If the World Economic Forum is ever mentioned, the first thought you’d probably have is of a collection of global heavyweights “committed to improving the state of the world”. Of course, like with any other conference or organization, the extent of such slogans is a careful media construct while simultaneously subject to their scrutiny.
At a Wall Street Journal conference in 2009, then White House Chief of Staff Rahm Emanuel stated that one should never let a crisis go to waste. In this sense, the 2008 financial crisis is just like any other crisis: a disaster and an opportunity. A disaster because it led to the destruction of $4 trillion worth of global assets, millions of people losing their livelihood, and bringing the whole economic system incredibly close to a cataclysmic meltdown.
A systems-level approach was taken to identify ecological risks and resilience at the Earth’s Tipping Points session. And again, resilience, especially for and about people, was the key theme for the Designing Smart Cities session.
Panelists at the Scaling Social Innovation session focused on the importance of effective financing models and cross-sectoral partnerships for scaling up.
The Global Energy Context session discussed the dramatic macroeconomic effects of the rise of shale gas in the US, as well as how “markets are quietly achieving both growth and environmental improvements.”
Panelists from China’s Growth Context positively noted that “for the first time, consumption is leading the economic recovery [instead of investment-driven growth]” with no mentions of environmental consequences.
At every gathering of the World Economic Forum, the term “Davos Man” comes alive across the mediasphere and leaves a bad taste in the mouth of many. Perhaps now would be a good time as any to define it. Coined by political scientist Samuel P. Huntington, the term Davos Man was meant to refer to members of the global elite who view themselves as completely international.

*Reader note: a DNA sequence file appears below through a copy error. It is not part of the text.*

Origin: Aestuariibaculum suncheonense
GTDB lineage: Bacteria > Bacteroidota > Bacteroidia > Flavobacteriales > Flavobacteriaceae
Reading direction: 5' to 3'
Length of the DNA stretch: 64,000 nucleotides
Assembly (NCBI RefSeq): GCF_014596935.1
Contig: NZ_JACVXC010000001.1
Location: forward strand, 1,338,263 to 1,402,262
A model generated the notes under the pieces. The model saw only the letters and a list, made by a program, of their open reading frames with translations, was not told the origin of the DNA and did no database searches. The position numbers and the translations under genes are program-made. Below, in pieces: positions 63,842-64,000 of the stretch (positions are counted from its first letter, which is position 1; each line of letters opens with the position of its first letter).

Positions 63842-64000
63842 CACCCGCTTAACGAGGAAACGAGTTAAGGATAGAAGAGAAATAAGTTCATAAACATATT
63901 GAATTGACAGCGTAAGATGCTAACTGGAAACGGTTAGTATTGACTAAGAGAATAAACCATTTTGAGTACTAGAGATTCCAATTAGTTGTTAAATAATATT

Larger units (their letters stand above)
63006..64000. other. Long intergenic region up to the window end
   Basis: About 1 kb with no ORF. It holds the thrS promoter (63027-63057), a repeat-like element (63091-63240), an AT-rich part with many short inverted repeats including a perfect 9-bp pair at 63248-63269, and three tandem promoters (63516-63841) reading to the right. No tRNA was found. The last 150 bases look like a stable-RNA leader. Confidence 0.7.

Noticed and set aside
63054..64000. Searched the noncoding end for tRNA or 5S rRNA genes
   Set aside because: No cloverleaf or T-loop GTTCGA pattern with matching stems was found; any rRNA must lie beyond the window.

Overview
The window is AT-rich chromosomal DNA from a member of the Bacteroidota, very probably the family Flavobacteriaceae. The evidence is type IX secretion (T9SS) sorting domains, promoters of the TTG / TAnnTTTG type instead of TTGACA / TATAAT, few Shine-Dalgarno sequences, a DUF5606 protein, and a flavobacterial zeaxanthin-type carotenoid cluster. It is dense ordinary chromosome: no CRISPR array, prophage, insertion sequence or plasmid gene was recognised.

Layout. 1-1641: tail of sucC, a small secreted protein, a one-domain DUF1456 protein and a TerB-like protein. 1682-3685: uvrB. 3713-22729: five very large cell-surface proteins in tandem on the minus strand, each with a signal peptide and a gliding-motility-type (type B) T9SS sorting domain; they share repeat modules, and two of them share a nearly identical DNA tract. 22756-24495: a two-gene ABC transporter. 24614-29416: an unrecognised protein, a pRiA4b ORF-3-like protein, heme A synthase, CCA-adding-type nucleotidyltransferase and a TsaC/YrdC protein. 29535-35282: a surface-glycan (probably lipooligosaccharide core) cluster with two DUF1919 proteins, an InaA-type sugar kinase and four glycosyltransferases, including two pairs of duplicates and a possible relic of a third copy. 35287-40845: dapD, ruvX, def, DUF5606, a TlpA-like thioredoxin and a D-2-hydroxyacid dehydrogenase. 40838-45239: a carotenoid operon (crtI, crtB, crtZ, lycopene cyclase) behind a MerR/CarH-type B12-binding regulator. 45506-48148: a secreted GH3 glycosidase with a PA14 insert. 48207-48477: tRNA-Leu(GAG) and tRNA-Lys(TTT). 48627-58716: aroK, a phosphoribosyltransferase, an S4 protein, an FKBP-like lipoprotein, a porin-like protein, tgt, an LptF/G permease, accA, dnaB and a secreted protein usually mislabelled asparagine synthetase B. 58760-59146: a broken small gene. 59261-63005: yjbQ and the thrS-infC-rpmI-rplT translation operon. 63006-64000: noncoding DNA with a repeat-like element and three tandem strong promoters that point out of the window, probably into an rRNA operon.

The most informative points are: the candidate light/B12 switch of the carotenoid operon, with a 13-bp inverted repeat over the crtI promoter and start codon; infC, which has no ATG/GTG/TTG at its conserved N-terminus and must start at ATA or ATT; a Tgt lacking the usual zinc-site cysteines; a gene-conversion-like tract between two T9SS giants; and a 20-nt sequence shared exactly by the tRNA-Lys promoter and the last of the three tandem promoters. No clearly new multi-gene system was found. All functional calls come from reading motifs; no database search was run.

Today, one day before the World Economic Forum (WEF) Annual Meeting commences here in the secluded Swiss mountain town of Davos, 29 selected social entrepreneurs are already meeting to imagine what the social enterprise sector will look like in 2030 before mingling during the rest of the week with over 2,500 other participants. (more…)
Keeping true to Swiss clichés, the World Economic Forum (WEF) press meeting in Geneva last Wednesday started just as the clocks struck eleven o’clock. The rows around me were already remarkably filled with members of international media even though there were still some days to go until the Annual Meeting.
The world’s political and economic elite are gearing up to make the pilgrimage to the World Economic Forum next week. From warnings and criticisms to tongue-in-cheek guides to crashing parties, the sleepy ski resort of Davos is back for its annual outing in the news. For many, it’s just another “important” event, full of people “chasing successful people who want to be seen chasing other successful people”. So why bother – literally and metaphorically – to make the long trek up?
“Goodbye sustainability, hello resilience,” recently wrote Andrew Zolli, co-author with Ann Marie Healy of Resilience: Why Things Bounce Back. Resilience, as defined in their book, is “the capacity of a system, enterprise, or a person to maintain its core purpose and integrity in the face of dramatically changed circumstances” – an ideal attribute of any system especially in the face of unexpected events, such as the recent natural disasters, or more subtle disturbances that have systemic consequences. (more…)